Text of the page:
Session 4: Current affairs topic 2. Mendeltje van Keulen provides students with a thought-provoking lecture on a current challenge or opportunity of the European Union in relation to its internal functioning and development of relations between local, regional and national governments and influence groups. In the second part, students will map the different levels of government, organisations and interest groups that try to influence EU decision making and provide advice on the best ways for these different groups to do so.
Session 5: Current affairs topic 3. Carolien de Gruyter provides students with a thought-provoking lecture on a current challenge or opportunity of the European Union compared to the Habsburg Empire. Through a debate with challenging statements, students will argue whether the EU awaits the same fate as the Habsburg empire and what the catalysts of this downfall will be.
Session 6: Current affairs topic 4. Hans van den Berg provides students with a thought-provoking lecture on a current challenge or opportunity of the European Union in relation to Russia, Eastern Europe and EU expansion policy. In the second part, students analyse a topic, in relation to the EU, which is currently being reported in the media. In doing so they will have to check the facts and get different perspectives on the topic. After having done so they will have to create a short podcast on the topic to explain it in such a way that anybody can understand it, record it and share it with their fellow students.
Session 7: EU simulation on the accession of candidate states for the European Union.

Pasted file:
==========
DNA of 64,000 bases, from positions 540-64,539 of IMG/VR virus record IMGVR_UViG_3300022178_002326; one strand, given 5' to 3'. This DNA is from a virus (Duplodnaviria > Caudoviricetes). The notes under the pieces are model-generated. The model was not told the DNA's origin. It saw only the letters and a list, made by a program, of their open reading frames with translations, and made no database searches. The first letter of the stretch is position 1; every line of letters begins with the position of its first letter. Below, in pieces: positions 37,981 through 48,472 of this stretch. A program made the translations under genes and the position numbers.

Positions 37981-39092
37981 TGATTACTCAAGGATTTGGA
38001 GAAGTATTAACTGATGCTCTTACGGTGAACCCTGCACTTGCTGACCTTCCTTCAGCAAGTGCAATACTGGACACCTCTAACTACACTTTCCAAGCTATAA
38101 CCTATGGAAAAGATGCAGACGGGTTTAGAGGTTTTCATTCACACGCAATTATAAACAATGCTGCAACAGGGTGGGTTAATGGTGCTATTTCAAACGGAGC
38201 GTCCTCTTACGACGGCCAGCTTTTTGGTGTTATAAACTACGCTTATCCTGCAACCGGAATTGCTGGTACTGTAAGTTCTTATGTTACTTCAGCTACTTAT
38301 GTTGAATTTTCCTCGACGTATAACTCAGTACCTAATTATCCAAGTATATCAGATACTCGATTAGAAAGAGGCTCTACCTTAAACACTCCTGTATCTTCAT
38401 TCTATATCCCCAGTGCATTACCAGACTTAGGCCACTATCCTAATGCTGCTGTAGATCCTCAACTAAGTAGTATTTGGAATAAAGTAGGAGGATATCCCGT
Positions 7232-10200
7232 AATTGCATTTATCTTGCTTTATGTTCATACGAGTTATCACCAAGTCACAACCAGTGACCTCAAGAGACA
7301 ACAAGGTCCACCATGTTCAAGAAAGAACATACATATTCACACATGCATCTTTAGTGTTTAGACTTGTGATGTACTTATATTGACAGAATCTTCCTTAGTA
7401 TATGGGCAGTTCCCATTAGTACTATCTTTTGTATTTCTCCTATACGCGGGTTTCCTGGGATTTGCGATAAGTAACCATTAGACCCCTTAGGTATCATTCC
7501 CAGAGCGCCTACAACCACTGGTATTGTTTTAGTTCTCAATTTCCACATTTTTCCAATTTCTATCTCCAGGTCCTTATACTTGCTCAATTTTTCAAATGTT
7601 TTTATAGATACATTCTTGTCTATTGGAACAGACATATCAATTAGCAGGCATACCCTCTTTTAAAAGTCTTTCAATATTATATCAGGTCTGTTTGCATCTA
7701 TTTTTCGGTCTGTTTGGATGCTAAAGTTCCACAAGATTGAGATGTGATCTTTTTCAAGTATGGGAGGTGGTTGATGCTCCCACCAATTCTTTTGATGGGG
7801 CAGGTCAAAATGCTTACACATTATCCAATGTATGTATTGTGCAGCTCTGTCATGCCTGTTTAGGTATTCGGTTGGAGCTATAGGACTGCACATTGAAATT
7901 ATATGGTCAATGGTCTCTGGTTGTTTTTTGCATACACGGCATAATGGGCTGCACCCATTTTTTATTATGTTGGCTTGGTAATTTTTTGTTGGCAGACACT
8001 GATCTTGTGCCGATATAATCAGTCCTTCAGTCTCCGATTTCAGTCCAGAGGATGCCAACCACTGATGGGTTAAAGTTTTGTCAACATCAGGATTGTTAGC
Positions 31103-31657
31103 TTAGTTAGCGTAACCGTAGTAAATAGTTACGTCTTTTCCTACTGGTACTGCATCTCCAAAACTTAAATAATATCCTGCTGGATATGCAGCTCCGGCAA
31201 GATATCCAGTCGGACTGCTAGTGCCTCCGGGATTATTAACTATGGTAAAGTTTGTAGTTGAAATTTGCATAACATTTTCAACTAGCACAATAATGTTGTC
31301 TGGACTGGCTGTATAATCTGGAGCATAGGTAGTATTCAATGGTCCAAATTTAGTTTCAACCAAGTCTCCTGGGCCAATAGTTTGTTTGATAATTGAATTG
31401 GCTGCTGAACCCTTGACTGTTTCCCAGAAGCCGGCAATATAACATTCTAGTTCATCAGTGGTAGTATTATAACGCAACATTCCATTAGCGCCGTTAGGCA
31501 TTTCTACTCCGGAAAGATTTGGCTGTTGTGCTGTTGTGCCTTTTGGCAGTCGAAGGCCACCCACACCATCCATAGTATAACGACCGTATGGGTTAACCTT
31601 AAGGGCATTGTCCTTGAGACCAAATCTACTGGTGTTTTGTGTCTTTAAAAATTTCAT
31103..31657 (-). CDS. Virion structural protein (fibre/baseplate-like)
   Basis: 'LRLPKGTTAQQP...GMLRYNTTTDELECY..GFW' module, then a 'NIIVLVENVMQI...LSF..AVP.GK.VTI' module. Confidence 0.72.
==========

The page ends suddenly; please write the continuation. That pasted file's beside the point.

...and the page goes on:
Session 8: Presentations of the Future of Europe, a Message to Europeans.
6th, 13th, 20th and 27th of April and 4th, 11th, 18th and 25th of May 19.00 – 22.00 (with two 15 minute breaks)
1st of June 19.00 – 21.00 short exam.
Mode of instruction
This course is worth 5 ECTS, which means the total course load equals 140 hours.
Contact hours: 24
24 hours of 8 lectures.
72 hours of self-study on relevant literature.
21 hours on group essay the Future of Europe, a message to Europeans.
21 hours on individual essay A Policy Brief for the European Union.
2 hours short exam with 4 questions on the topics discussed during the lectures.
The assessment is made up of 2 essays and a short exam:
- Group essay the Future of Europe, a Message to Europeans. In a group of 15, students will have to develop a narrative on the question: What values, projects and ideals should hold together countries within the EU facing current and future developments? This must be developed and debated on three different sub-topics: Political, Socio-Economic, and Cultural. They will have to do so based on the knowledge gained during the classes, but more so on their personal perspectives. The outcome must be presented and defended in the final lecture to their fellow students and an expert panel.
- Individual policy paper. Students can pick a topic of their choice; however, it must be relevant and current. First, they will have to analyse the topic and identify the problem or challenge. Here they also discuss why this should be a concern of the EU and be given attention. Second, they will provide an overview of what has been done so far, or what has been done in comparable cases. Lastly, they will have to provide an advice on how best to deal with the situation and give practical tips on how to move forward.
- Short exam. The exam will ask 4 open questions in relation to the topics discussed during the lectures which relate to current affairs and challenges in the EU. The students will have to provide a short essay type answer to these questions.
To be determined
Brightspace will be used in this course. Registration will be done centrally.
GGA Honours coordinator/administration will take care of selection and enrolment.
Please note: students are not required to register through uSis for this class. Your registration will be done centrally after successful completion of the Class.
Honours Coordinator: Annette Righolt; email@example.com